Here is one more reason teenagers need their zzz's—it appears sleep is prime time for synapse remodeling in adolescence. Researchers led by Giulio Tononi from the University of Wisconsin, Madison, have shown for the first time that in adolescent mice, sleep and waking states affect synaptic modeling. Mice showed a net loss of cortical spines after a full day's sleep, and a net spine gain after a full night of activity. Published online in the October 9 Nature Neuroscience, the result could have implications for the role of sleep in neurological disorders that have their roots in adolescence, such as schizophrenia.
"The researchers show very nicely that spine growth and spine density are regulated by sleep in a global downscaling way...[and that] during the adolescent period, sleep contributes to homeostatic regulation," said Jan Born, University of Lübeck, Germany, who was not involved in the study.

Tononi's group has been developing the hypothesis that after a day of brain activity, sleep allows synapse strength to return to a sustainable baseline level where there is still the capacity for potentiation (see Tononi and Cirelli, 2006). In adult fruit flies, synapses become larger, gain AMPA receptors, and fire more strongly at the end of a waking period (see Bushey et al., 2011). "It doesn't take much for those synapses to get to a ceiling level of strength after which you can't potentiate any further," said coauthor Chiara Cirelli. "After this, the synapses are no longer conducive to learning, so there must be a mechanism for them to renormalize."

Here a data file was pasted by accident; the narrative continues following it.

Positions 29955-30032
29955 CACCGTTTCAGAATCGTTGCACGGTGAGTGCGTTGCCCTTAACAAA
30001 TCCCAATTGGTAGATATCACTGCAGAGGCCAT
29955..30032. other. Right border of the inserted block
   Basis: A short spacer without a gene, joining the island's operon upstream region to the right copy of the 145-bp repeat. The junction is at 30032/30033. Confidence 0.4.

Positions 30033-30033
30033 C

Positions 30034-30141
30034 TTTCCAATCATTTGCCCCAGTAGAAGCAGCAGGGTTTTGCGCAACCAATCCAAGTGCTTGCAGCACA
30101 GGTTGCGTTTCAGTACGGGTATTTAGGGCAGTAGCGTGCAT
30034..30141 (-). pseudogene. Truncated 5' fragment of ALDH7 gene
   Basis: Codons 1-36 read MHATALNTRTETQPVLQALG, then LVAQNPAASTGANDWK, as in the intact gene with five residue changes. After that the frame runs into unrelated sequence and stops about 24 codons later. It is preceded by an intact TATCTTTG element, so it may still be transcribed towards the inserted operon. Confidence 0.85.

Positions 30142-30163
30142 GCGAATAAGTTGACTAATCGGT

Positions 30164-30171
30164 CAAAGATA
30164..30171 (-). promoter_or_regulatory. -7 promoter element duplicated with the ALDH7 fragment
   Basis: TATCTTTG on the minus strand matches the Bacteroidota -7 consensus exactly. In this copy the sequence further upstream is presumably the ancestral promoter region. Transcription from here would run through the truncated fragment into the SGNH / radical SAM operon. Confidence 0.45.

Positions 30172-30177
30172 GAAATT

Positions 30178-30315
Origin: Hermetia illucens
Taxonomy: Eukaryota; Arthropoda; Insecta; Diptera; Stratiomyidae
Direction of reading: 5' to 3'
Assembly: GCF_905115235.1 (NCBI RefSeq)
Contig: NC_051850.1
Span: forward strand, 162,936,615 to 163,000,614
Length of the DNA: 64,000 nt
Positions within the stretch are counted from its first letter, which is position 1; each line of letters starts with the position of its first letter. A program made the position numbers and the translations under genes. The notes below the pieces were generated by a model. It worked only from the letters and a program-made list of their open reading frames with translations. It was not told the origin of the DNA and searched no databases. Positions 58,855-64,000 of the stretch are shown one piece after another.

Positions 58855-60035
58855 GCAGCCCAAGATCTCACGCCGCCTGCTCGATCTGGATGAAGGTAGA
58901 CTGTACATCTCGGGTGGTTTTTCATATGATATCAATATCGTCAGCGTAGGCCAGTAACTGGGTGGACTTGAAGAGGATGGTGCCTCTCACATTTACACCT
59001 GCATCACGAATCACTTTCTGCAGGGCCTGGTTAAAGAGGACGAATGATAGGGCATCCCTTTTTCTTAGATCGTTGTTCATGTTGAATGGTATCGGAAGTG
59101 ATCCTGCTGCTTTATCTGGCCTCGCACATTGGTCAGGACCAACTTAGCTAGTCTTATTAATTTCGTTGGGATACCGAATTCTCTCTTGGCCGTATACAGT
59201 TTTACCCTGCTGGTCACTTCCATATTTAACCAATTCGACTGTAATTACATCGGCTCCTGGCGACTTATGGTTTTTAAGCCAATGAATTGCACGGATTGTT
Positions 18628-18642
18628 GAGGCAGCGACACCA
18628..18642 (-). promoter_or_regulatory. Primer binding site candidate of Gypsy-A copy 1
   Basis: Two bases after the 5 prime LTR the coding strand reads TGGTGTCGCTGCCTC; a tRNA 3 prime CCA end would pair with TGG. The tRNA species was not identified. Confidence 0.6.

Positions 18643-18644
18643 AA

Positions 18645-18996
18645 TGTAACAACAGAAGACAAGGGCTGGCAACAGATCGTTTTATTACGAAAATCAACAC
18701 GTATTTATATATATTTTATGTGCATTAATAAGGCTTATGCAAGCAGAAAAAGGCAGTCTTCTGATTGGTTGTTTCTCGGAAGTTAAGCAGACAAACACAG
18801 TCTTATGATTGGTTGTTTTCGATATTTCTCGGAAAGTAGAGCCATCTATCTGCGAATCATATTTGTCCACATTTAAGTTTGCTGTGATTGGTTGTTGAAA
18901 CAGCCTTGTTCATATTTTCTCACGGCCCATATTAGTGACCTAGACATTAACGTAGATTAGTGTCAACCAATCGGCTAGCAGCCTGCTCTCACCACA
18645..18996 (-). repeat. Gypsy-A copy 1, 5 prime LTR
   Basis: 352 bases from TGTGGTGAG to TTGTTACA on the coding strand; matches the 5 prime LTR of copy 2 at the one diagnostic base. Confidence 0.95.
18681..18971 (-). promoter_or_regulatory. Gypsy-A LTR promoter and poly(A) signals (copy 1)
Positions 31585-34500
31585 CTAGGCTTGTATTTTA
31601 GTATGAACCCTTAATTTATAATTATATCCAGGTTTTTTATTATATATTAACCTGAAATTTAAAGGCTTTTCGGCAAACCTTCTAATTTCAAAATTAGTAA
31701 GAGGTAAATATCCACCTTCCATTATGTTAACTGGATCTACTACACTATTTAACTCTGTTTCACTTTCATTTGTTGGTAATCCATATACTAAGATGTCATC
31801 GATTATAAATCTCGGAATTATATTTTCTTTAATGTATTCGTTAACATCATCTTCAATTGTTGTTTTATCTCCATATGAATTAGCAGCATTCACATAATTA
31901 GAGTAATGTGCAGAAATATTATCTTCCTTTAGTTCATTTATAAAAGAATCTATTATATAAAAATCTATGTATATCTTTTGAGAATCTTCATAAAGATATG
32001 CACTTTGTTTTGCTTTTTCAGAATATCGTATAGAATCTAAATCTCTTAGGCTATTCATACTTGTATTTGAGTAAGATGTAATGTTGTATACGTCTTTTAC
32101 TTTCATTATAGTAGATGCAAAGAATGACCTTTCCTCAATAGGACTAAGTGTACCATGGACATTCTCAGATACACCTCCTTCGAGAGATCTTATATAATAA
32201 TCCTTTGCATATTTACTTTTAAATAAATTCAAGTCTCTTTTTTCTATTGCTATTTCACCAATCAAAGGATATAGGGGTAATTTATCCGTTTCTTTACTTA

Knowing that adolescence is marked by a massive pruning of excitatory synapses, and that sleep/wake cycles influence this process in the adult brain, the researchers set out to determine whether sleep favors synaptic pruning in adolescence.